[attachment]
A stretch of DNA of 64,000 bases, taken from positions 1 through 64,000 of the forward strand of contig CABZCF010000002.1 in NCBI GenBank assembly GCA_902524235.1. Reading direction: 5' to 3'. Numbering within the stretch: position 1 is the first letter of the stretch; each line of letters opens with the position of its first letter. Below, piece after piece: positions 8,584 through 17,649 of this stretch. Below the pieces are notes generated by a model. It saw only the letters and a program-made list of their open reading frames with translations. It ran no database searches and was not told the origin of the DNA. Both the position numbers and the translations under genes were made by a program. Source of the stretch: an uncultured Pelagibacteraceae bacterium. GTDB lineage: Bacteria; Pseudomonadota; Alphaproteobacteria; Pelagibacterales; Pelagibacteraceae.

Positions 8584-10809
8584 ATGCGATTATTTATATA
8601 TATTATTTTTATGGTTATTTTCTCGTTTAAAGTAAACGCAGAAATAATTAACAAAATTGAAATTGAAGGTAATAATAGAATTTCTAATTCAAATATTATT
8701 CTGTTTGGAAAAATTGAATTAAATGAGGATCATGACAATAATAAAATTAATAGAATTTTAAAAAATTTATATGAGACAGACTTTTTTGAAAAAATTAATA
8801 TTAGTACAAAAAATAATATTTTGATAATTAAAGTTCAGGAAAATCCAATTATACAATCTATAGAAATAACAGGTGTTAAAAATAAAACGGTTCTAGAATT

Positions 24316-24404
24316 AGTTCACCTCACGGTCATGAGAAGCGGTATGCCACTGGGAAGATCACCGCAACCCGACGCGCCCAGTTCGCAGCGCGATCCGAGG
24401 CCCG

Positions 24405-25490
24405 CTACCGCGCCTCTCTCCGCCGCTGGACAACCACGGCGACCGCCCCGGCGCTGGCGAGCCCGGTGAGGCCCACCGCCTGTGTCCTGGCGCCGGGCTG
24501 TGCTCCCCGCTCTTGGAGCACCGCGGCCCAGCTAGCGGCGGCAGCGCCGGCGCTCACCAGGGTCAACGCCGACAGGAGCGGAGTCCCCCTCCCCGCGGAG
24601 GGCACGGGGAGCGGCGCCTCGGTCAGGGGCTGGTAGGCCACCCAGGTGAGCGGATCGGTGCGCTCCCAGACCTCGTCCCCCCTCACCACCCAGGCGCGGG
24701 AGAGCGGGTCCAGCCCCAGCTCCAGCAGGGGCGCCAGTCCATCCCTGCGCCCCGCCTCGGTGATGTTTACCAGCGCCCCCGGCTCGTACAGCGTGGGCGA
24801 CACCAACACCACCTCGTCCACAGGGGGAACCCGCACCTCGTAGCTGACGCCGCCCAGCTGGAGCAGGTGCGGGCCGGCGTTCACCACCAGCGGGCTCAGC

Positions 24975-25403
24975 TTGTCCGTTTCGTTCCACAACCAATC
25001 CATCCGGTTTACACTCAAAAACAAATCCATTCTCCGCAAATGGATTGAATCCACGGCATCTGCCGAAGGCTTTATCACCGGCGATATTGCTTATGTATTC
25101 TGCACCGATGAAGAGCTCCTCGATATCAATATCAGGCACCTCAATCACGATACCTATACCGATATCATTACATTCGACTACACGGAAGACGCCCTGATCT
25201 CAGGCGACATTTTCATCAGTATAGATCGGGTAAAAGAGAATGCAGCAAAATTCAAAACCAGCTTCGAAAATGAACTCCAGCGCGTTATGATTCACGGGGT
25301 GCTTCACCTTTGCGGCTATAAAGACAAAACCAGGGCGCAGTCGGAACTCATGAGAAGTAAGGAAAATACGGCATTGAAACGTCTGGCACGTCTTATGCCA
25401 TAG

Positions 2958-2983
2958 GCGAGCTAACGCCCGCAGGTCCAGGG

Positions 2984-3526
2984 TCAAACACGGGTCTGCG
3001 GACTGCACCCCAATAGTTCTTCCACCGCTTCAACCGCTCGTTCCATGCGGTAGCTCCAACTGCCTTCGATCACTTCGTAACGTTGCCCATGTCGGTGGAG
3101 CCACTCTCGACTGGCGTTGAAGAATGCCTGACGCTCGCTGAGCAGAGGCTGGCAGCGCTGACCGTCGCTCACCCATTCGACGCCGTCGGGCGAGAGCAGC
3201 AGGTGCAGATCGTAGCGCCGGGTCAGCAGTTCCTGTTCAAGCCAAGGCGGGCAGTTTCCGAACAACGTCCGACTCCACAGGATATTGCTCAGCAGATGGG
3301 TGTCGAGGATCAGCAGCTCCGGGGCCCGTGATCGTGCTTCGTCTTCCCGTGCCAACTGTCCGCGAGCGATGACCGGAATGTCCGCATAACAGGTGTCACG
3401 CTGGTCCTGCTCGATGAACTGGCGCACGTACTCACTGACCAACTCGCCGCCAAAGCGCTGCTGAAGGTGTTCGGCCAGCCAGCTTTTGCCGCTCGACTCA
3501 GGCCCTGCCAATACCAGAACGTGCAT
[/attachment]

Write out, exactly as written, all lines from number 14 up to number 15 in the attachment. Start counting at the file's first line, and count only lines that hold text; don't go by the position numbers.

24701 AGAGCGGGTCCAGCCCCAGCTCCAGCAGGGGCGCCAGTCCATCCCTGCGCCCCGCCTCGGTGATGTTTACCAGCGCCCCCGGCTCGTACAGCGTGGGCGA
24801 CACCAACACCACCTCGTCCACAGGGGGAACCCGCACCTCGTAGCTGACGCCGCCCAGCTGGAGCAGGTGCGGGCCGGCGTTCACCACCAGCGGGCTCAGC